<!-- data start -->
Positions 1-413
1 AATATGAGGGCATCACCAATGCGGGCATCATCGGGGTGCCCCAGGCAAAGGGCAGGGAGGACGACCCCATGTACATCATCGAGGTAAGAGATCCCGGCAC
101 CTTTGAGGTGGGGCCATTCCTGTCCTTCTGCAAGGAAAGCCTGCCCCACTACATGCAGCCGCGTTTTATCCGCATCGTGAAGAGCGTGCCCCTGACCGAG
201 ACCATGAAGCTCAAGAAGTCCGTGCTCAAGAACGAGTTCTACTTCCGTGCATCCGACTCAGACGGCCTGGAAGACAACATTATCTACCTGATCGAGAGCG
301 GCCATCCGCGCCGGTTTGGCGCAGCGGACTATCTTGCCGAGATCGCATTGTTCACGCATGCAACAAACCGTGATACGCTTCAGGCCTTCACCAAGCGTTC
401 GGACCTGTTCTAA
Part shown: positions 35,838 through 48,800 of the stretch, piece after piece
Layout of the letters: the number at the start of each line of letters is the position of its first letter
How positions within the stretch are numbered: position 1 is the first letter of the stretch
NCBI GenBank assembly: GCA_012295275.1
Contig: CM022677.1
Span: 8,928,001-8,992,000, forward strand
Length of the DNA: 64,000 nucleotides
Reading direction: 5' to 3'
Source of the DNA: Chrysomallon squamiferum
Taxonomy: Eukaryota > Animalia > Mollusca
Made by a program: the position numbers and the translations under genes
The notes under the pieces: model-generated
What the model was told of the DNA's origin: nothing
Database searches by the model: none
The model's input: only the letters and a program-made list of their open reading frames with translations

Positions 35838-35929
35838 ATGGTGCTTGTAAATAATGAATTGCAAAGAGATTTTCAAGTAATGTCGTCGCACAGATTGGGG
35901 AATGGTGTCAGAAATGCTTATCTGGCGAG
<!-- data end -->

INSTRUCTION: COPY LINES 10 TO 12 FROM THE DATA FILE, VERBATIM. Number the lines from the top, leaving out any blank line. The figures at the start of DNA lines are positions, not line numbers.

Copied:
NCBI GenBank assembly: GCA_012295275.1
Contig: CM022677.1
Span: 8,928,001-8,992,000, forward strand